If I remember correctly the reason for the 125 ohm connectors was because that was the impedance of the vertical deflection plates. The input signal went directly to the plates. So I would guess the answer is no - there was no other use for 125 ohm connectors

To get 125 ohm characteristic impedance the size of the inner conductor has to be different than for a 50 ohm characteristic impedance so Tek made special 50 ohm to 125 ohm adapters. The 50 ohm GR 874 connector was on one end and the 125 ohm GR connector was at the other end. The 50 ohm end was the standard color of all GR connectors. The 125 ohm end was plated with gold. Because of the gold they were quite eye catching and "unique". The entire set of adapters Tek made for the 519 came in a really beautiful mahogany box. I had one of those boxes with most of the 519 adapters. The box, the adapters, and the 519 are now in Barrie Gilbert's collection of scopes.

Dennis Tillman W7PF

-----Original Message-----
From: TekScopes@groups.io [mailto:TekScopes@groups.io] On Behalf Of Dave Seiter
Sent: Monday, August 12, 2019 9:03 AM

Speaking of the 874 connectors, were the 125 ohm versions ever used for anything unrelated to the 519s, or by anyone outside of Tek?
-Dave


On Sunday, August 11, 2019, 05:12:44 PM PDT, Dale H. Cook <bridgewaterma@plymouthcolony.net> wrote:

On 8/11/2019 4:08 PM, Bruce Hunter wrote:

The 774-series connectors were the predecessors of the 874-type and best described as a banana plug encased with an outer shield. They were not hermaphroditic.


--
Dennis Tillman W7PF
TekScopes Moderator







--
Dennis Tillman W7PF
TekScopes Moderator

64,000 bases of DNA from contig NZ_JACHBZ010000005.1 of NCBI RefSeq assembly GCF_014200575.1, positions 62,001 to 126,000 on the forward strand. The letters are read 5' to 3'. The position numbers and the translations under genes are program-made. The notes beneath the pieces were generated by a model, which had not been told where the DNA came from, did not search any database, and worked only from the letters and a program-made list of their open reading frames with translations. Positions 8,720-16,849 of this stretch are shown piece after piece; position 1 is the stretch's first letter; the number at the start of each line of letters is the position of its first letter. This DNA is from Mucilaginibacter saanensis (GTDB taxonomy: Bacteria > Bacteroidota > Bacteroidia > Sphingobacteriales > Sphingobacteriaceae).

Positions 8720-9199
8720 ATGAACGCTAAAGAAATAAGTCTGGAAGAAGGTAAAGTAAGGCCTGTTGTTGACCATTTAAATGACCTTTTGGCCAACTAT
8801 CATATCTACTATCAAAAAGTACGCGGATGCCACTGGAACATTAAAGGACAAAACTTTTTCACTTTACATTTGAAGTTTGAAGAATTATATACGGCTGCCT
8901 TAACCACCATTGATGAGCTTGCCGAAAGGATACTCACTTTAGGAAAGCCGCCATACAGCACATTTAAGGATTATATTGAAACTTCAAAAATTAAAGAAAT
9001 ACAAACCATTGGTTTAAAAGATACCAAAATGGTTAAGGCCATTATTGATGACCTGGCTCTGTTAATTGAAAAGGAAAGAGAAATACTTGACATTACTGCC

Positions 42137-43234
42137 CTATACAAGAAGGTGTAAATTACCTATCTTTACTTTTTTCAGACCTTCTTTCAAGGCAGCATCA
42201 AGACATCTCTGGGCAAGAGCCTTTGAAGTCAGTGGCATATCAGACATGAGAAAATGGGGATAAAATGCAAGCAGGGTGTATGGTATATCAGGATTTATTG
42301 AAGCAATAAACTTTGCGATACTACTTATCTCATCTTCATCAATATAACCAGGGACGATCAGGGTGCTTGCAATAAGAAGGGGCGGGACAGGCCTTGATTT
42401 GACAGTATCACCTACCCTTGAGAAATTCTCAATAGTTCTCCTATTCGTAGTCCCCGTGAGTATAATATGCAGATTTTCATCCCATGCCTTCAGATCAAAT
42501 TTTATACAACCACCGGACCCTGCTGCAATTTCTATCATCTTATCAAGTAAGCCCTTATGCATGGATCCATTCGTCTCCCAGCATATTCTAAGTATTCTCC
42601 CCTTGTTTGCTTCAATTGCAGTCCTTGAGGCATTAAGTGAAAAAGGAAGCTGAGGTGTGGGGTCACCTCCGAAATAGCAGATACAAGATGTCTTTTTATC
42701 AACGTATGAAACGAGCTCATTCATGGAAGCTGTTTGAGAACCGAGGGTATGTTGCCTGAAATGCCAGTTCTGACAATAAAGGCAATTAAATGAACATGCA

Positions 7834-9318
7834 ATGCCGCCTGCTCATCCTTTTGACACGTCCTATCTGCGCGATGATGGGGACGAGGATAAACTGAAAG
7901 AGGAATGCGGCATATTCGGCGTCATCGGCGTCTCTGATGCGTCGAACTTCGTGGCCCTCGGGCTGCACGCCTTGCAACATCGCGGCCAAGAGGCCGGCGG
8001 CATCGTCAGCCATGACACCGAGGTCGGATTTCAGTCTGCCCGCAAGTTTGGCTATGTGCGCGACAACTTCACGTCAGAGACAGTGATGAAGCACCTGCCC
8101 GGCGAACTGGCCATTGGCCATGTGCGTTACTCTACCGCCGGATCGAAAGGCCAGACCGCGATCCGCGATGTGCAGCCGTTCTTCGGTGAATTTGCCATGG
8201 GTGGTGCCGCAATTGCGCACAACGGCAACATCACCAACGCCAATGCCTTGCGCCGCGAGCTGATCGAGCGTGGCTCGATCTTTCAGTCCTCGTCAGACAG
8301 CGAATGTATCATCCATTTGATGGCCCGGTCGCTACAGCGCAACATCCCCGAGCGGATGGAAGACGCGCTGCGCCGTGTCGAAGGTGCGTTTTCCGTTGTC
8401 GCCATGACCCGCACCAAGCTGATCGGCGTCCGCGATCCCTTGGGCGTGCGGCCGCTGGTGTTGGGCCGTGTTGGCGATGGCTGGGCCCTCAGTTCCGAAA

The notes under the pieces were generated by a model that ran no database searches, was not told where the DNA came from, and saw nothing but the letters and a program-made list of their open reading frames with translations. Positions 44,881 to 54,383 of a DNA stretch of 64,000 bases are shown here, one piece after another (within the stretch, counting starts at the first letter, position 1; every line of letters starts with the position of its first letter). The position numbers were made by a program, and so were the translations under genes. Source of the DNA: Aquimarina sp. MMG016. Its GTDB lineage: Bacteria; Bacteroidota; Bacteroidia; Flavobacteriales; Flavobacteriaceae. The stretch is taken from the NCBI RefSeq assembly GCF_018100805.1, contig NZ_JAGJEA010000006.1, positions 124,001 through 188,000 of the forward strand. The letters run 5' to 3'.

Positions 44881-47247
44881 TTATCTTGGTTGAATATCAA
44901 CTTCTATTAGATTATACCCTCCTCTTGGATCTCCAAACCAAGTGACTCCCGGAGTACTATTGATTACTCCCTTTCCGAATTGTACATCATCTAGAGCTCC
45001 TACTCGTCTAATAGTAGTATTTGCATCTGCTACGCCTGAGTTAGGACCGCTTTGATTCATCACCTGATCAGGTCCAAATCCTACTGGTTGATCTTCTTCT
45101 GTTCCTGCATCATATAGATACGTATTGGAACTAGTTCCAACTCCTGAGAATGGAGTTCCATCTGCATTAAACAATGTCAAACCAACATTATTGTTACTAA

Re: Is an early 7A26 a keeper?

Carsten Bormann
 

On Aug 13, 2019, at 00:24, Dennis Tillman W7PF <dennis@ridesoft.com> wrote:

I stumbled across a web page where the author showed how easy it was to make your own 5K X100 probes that could be soldered in place.
Still have a link?
(I know the fundamentals, but a ready-to-use recipe would be great.)

Grüße, Carsten


Re: non-gumming oil

Bob Albert
 

One can indeed relubricate a sintered 'lifetime' bearing. I have been successful doing it.
The preferred method, time intensive, is to remove the bearing and soak it in oil for a day or two.  It will eventually take in enough oil to allow it to operate for a very long time.
Another, less effective, method is to drizzle oil on the bearing repeatedly, like three times a day at first and then once a day.  When it doesn't dry up any more, it should be good to go.
Once you reinstall them, use urdinary lubricating procedure to make sure they are going well.  After having done that, you can leave them alone.
However, if they have been run dry for too long, the pores may have closed up and won't take on fresh oil.  When a bearing starts to make noise, it's wise to take it out of service.  And ignore the 'lifetime' appelation; oil them now and then.

On Tuesday, August 13, 2019, 02:22:15 PM PDT, Richard Knoppow <dickburk@ix.netcom.com> wrote:

    I am not so sure about what additives there are in engine
oil. One can get good quality SAE 20 machine oil at many hardware
stores. 3-in-one puts it up in a blue can (red can is something
else). Also as Kano Microil, very highly refined petroleum based
oil, wax free, and does not gum. Most of these blower bearings
are so called "life time lubricated" meaning it works until it
doesn't. They are made from sintered bronze with oil held in the
spongy metal. You can't really re-lubricate them in any easy way
but they will hold oil for a reasonable time.
    Hewlett-Packard used blowers with a rubber seal at one end.
They could be re-lubricated using a syringe to poke through the
seal and inject some oil. I have no idea if the Tek blowers are
similar.  Unfortunately, once the bearings run dry they will